To physics professor Duncan Carlsmith, a student’s proposal to make a four-rotor helicopter drone was fine fodder for what he calls “garage physics.” But why stop at a quadcopter, he told the undergraduate. Make one that is mind-controlled, so a person with severe movement impairment could think: “Go open the fridge and show me what’s inside,” and that would actually happen.
And round up some more undergrads, have them build it in one semester, and with the help of undergrad business students, draft a business plan: Would anybody want to buy such a brilliant drone?
Of course there were a few challenges, but that’s really the point, says Carlsmith, who runs Garage Physics, a makerspace in the bowels of Sterling Hall. “Just try something. It doesn’t really matter what it is. Make it fun, and low cost.”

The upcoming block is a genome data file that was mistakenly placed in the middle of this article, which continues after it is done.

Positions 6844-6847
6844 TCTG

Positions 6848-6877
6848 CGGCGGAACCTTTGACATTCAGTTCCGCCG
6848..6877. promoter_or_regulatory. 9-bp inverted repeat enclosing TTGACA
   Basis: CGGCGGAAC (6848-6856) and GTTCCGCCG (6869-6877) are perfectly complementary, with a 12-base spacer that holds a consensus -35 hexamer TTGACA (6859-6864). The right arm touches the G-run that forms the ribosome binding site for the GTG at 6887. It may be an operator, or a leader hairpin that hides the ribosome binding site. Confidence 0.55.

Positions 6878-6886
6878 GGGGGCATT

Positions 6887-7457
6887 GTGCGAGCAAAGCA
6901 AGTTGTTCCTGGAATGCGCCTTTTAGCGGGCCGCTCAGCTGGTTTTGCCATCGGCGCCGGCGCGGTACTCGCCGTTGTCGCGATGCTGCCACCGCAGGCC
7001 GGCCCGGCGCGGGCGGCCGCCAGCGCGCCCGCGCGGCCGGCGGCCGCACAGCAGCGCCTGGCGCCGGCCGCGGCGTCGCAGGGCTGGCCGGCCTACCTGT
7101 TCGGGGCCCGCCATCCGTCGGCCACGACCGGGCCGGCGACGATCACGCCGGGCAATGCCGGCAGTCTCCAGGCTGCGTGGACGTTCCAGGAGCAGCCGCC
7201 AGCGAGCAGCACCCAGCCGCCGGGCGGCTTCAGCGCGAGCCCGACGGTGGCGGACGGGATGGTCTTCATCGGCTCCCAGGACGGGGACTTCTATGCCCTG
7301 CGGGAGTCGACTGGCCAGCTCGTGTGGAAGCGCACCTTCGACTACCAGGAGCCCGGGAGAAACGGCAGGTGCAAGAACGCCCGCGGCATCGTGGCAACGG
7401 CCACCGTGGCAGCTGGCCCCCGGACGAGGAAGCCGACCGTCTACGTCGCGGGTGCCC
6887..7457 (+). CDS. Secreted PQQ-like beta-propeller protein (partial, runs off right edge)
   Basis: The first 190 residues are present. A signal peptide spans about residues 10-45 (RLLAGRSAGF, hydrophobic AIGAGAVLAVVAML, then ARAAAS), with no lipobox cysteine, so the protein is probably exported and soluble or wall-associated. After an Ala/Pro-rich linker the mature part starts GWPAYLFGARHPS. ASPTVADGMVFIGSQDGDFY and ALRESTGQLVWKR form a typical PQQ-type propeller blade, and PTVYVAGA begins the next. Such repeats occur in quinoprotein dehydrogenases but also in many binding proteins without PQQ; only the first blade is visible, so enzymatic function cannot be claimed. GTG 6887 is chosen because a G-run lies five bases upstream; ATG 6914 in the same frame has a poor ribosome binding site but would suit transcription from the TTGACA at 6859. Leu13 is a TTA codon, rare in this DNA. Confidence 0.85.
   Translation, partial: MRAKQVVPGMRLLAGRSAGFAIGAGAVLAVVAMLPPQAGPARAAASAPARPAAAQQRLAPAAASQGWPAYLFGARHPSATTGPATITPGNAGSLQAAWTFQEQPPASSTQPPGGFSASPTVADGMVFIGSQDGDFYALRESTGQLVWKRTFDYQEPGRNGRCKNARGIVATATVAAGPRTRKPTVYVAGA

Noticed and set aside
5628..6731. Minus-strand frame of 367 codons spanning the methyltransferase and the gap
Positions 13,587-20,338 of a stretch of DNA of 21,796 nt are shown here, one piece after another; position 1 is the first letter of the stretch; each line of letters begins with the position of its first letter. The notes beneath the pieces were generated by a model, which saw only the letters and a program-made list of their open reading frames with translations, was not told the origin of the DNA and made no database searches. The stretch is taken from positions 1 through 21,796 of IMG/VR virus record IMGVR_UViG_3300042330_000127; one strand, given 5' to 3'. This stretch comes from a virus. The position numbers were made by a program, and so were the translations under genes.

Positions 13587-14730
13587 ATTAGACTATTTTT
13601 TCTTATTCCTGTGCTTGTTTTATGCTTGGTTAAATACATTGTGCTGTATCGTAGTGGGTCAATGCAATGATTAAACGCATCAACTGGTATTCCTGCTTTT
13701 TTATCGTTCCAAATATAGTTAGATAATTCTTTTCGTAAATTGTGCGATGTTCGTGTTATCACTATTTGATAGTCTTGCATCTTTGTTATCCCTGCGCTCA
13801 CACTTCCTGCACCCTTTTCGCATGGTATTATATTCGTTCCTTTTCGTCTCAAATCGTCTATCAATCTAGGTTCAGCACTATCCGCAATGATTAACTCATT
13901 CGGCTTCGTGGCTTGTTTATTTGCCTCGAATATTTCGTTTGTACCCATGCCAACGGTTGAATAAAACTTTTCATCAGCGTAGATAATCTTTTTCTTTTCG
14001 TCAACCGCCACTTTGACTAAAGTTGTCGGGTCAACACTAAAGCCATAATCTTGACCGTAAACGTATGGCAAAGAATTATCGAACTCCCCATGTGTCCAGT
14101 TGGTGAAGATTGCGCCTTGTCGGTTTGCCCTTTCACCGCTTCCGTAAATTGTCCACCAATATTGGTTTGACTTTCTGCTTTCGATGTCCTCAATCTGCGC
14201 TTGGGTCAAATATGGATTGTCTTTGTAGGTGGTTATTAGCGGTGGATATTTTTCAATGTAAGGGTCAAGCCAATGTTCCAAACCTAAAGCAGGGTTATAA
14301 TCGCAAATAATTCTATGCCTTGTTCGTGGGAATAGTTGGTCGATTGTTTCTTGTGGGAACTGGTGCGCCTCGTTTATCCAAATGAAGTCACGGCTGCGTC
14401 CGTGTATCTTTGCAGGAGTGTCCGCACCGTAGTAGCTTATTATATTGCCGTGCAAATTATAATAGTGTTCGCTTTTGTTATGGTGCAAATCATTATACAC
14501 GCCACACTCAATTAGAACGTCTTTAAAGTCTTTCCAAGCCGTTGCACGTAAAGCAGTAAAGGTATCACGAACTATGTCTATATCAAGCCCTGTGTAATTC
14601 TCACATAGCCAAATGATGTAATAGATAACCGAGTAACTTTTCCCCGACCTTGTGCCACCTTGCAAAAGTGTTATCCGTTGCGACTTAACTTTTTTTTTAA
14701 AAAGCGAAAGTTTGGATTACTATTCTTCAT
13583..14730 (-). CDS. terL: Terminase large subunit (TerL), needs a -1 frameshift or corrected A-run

The Garage Physics program was inspired by a former student who was interested in “all kinds of things,” says Carlsmith, who teaches modern physics, including topics like relativity and quantum theory. “I wanted a place for project-oriented learning, for off-the-wall ideas that are not part of the usual professor’s interests. I vowed there would be a home for the next creative, motivated kid.”
Garage Physics supports independent research and entrepreneurial student research and development, with about a dozen undergraduates active at any one time.
As a ringmaster of this undergraduate creativity, Carlsmith relishes his role as brainstormer. Visualizing and creating a radical high-tech product can change a student’s life, he says. “They begin to realize, ‘I am actually a real person with my own unique talents.’ Many past students from the Garage are flying. They will graduate and do great things.”